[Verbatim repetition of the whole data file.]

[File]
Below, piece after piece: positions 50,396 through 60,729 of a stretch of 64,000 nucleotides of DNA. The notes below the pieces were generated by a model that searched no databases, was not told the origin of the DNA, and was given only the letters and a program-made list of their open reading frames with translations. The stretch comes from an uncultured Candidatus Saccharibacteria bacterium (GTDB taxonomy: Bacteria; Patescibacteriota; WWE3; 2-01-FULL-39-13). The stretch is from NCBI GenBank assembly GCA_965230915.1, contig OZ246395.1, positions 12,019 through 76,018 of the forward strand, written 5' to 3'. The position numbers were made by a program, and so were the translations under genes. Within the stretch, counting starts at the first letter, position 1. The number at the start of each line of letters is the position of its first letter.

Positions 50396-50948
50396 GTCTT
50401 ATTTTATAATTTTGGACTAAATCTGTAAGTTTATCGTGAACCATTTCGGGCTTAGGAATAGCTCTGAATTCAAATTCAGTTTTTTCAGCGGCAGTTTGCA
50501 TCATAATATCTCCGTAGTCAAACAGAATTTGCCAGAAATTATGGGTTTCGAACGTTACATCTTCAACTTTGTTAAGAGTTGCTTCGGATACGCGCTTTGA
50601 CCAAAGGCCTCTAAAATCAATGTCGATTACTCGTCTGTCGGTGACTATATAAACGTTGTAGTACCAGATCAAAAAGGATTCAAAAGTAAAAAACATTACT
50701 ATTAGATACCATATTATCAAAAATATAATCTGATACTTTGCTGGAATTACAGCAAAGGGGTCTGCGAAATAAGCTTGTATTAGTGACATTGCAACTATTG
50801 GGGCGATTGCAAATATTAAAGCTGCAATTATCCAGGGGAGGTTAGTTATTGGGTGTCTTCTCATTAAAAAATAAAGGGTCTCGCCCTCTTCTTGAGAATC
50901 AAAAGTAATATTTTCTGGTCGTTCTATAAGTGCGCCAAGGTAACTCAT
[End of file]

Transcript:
Below, piece after piece: positions 50,396 through 60,729 of a stretch of 64,000 nucleotides of DNA. The notes below the pieces were generated by a model that searched no databases, was not told the origin of the DNA, and was given only the letters and a program-made list of their open reading frames with translations. The stretch comes from an uncultured Candidatus Saccharibacteria bacterium (GTDB taxonomy: Bacteria; Patescibacteriota; WWE3; 2-01-FULL-39-13). The stretch is from NCBI GenBank assembly GCA_965230915.1, contig OZ246395.1, positions 12,019 through 76,018 of the forward strand, written 5' to 3'. The position numbers were made by a program, and so were the translations under genes. Within the stretch, counting starts at the first letter, position 1. The number at the start of each line of letters is the position of its first letter.

Positions 50396-50948
50396 GTCTT
50401 ATTTTATAATTTTGGACTAAATCTGTAAGTTTATCGTGAACCATTTCGGGCTTAGGAATAGCTCTGAATTCAAATTCAGTTTTTTCAGCGGCAGTTTGCA
50501 TCATAATATCTCCGTAGTCAAACAGAATTTGCCAGAAATTATGGGTTTCGAACGTTACATCTTCAACTTTGTTAAGAGTTGCTTCGGATACGCGCTTTGA
50601 CCAAAGGCCTCTAAAATCAATGTCGATTACTCGTCTGTCGGTGACTATATAAACGTTGTAGTACCAGATCAAAAAGGATTCAAAAGTAAAAAACATTACT
50701 ATTAGATACCATATTATCAAAAATATAATCTGATACTTTGCTGGAATTACAGCAAAGGGGTCTGCGAAATAAGCTTGTATTAGTGACATTGCAACTATTG
50801 GGGCGATTGCAAATATTAAAGCTGCAATTATCCAGGGGAGGTTAGTTATTGGGTGTCTTCTCATTAAAAAATAAAGGGTCTCGCCCTCTTCTTGAGAATC
50901 AAAAGTAATATTTTCTGGTCGTTCTATAAGTGCGCCAAGGTAACTCAT